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The Potential Impact of 3D Telepresence Technology on Task ...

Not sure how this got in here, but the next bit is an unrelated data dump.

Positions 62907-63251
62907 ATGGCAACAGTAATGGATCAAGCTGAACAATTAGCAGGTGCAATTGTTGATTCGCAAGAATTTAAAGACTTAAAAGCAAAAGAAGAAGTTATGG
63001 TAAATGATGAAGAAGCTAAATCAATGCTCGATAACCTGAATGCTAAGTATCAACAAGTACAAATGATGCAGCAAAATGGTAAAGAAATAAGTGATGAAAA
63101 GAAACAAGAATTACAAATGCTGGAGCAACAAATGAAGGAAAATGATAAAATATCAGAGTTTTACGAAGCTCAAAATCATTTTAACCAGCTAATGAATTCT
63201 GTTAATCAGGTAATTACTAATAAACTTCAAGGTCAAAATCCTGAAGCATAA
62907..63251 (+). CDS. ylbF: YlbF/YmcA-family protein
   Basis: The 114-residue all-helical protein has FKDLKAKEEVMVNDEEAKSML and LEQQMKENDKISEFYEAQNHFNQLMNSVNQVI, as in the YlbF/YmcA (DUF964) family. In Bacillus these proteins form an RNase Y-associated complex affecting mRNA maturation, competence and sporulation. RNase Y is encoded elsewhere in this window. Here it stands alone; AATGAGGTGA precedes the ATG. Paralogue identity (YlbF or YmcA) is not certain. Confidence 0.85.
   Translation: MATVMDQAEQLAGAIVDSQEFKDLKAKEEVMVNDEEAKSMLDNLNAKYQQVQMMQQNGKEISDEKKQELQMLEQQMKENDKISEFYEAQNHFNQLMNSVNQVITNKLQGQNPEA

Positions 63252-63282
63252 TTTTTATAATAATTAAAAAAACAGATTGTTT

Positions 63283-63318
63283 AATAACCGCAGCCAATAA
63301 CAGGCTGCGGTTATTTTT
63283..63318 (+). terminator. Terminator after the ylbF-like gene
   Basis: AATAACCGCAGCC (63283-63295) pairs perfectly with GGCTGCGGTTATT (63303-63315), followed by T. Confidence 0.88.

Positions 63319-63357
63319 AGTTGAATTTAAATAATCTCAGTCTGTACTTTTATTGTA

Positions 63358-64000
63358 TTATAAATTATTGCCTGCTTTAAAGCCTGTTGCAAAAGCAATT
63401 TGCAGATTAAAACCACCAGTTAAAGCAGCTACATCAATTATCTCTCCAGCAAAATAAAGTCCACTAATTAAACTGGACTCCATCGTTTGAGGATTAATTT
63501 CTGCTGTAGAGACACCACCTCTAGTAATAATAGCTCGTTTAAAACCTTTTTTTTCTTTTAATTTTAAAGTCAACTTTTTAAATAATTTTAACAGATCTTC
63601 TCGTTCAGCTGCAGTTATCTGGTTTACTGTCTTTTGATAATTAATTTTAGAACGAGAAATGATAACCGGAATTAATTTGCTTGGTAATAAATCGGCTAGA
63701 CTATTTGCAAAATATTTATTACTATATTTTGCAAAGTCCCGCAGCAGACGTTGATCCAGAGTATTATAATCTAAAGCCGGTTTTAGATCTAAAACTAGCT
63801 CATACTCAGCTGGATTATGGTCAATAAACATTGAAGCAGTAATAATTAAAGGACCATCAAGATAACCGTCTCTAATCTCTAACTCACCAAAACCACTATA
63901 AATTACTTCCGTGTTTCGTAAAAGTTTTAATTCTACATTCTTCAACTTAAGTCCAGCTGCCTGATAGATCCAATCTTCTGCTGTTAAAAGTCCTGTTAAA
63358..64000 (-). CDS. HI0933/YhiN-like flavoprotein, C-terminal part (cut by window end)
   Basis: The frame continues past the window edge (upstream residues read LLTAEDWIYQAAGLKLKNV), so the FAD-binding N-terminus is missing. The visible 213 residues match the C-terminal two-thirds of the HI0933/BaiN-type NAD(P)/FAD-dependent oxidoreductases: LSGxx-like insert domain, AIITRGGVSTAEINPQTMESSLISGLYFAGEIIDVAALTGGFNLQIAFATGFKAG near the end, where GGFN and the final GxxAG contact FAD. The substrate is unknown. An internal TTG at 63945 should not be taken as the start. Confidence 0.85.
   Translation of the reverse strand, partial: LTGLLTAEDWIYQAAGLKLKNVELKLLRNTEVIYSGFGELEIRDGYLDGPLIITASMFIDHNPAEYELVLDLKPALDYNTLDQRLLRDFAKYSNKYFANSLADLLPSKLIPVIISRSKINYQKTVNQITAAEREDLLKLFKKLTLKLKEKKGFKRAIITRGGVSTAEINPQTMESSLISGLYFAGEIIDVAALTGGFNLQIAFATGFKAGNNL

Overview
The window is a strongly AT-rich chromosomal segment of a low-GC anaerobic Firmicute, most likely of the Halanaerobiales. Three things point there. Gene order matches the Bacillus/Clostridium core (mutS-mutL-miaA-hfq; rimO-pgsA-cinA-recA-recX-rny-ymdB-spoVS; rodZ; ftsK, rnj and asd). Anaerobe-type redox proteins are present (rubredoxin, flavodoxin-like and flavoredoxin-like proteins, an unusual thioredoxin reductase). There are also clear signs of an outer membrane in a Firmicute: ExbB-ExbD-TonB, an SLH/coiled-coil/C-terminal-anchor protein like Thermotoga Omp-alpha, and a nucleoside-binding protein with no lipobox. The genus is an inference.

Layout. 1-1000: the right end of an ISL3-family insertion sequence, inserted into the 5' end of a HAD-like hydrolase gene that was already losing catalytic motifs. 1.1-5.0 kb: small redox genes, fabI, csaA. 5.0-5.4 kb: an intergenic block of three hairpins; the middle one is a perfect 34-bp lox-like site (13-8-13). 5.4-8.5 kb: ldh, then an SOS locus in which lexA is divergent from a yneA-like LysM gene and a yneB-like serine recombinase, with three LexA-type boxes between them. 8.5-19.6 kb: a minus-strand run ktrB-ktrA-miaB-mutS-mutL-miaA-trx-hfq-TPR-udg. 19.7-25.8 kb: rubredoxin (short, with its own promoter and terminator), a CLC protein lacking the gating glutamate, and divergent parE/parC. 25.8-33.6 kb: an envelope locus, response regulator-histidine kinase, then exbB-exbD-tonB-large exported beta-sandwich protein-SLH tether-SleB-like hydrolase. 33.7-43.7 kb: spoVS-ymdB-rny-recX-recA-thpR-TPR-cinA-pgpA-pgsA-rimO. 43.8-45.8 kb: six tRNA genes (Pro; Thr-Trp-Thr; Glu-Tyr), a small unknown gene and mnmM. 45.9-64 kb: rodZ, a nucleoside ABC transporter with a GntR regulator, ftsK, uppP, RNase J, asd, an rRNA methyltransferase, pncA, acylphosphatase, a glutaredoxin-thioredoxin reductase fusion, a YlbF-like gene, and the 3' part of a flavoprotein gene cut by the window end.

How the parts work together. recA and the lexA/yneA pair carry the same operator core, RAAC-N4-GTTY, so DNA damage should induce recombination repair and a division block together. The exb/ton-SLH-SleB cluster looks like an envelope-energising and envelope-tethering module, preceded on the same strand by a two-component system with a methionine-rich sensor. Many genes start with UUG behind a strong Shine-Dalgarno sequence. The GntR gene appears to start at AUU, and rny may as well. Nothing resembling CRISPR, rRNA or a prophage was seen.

1. 1. The Potential Impact of 3D Telepresence Technology on Task Performance in Emergency Trauma Care Hanna M. Söderholm*, Diane H. Sonnenwald*, Bruce Cairns, James E. Manning, Greg F. Welch, Henry Fuchs *Göteborg University and University College of Borås, University of North Carolina, SE-501 90, Borås, Sweden Chapel Hill, NC 27599, USA {hanna.maurin, diane.sonnenwald}, {bruce_cairns, james_e_manning}, {welch, fuchs} ABSTRACT paramedic is having difficulty diagnosing the patient, needs Emergency trauma is a major health problem worldwide. To advice regarding a procedure that should be performed, and/or evaluate the potential of emerging 3D telepresence technology for needs legal permission to perform a specific procedure, facilitating paramedic – physician collaboration while providing paramedics will consult with a physician at a hospital or medical emergency medical trauma care we conducted a between-subjects facility. Today paramedic – physician consultation occurs via cell post-test experimental lab study. During a simulated emergency phone or radio. During this consultation, a paramedic must situation 60 paramedics diagnosed and treated a trauma victim quickly and accurately do the following: verbally describe the while working alone or in collaboration with a physician via 2D victim, the accident scene and the victim’s symptoms; answer the video or a 3D proxy. Analysis of paramedics’ task performance consulting physician’s questions; discuss treatment options with shows that the fewest harmful procedures occurred in the 3D the physician; monitor the victim’s progress; and simultaneously proxy condition. Paramedics in the 3D proxy condition also perform complex medical procedures to save the victim’s life. All reported higher levels of self-efficacy. These results indicate 3D of these activities must often be performed within minutes. An telepresence technology has potential to improve paramedics’ incorrect description and subsequent decision and/or action could performance of complex emergency medical tasks and improve result in death, or further complications and a longer recovery emergency trauma health care when designed appropriately. time for the victim. Thus, visual technologies could be beneficial in emergency healthcare by providing the consulting physician Categories and Subject Descriptors with a directly transmitted view of the patient and accident scene when patients are severely injured or when there are long H.5.3 [HCI]:Group and Organization Interfaces- transport times to nearest hospital and the patient is in need of Evaluation/methodology J.3 [Computer Applications]: Life and immediate care beyond the level paramedics are authorized to Medical Sciences provide. General Terms Two-dimensional (2D) wireless video-conferencing has been Evaluation, Measurement, Performance, Design, Experimentation proposed as a replacement for cell phone and radio consultation in emergency medicine [11]. Yet when used in non-emergency Keywords medical situations, medical personnel report two critical 3D telepresence, Video-conferencing, Emergency Medicine, limitations of this technology: difficulty obtaining the desired Evaluation, Task Performance, Self-efficacy, Collaboration camera views and a lack of depth perception [15,32,40]. We are investigating whether emerging three-dimensional (3D) 1. INTRODUCTION telepresence technology may overcome these limitations. If so, it Trauma, or serious physical injury, is a major health problem could provide trauma victims and other patients in rural, natural- accountable for more productive years lost than heart disease, and human-made catastrophic areas with better medical care cancer and stroke combined [13,31]. A trauma victim’s recovery although physicians or medical experts are not physically present. often depends on how soon the victim receives appropriate Today, research is underway to develop components of 3D medical care. In general, paramedics are the primary medical telepresence technology; a lab prototype is under development but personnel to provide health care to trauma victims at the scene of not yet completed [41]. Millions of dollars are still required to an accident. They diagnose each victim and, based on their develop and implement the 3D technology. However funding diagnosis, perform medical procedures within their legal agencies, such as the National Library of Medicine, would like to authorization and transport the victim to nearest appropriate know today whether such a large investment of resources is hospital or medical facility. In complex trauma cases when the merited, and avoid spending these resources if the technology has no potential to improve emergency health care. To address this Permission to make digital or hard copies of all or part of this work for issue traditional human-computer interaction experimental and personal or classroom use is granted without fee provided that copies are field evaluation methods must be augmented with other not made or distributed for profit or commercial advantage and that techniques because the 3D telepresence technology does not yet copies bear this notice and the full citation on the first page. To copy exist. Thus we developed a 3D proxy that simulates the 3D otherwise, or republish, to post on servers or to redistribute to lists, technology, and compared the quality of emergency trauma care requires prior specific permission and/or a fee. provided when paramedics consulted with a physician via the 3D GROUP’07, Nov 4-7, 2007, Sanibel Island, Florida, USA. Copyright 2007 ACM 1-58113-000-0/00/0004…$5.00 proxy, via 2D video, and worked alone.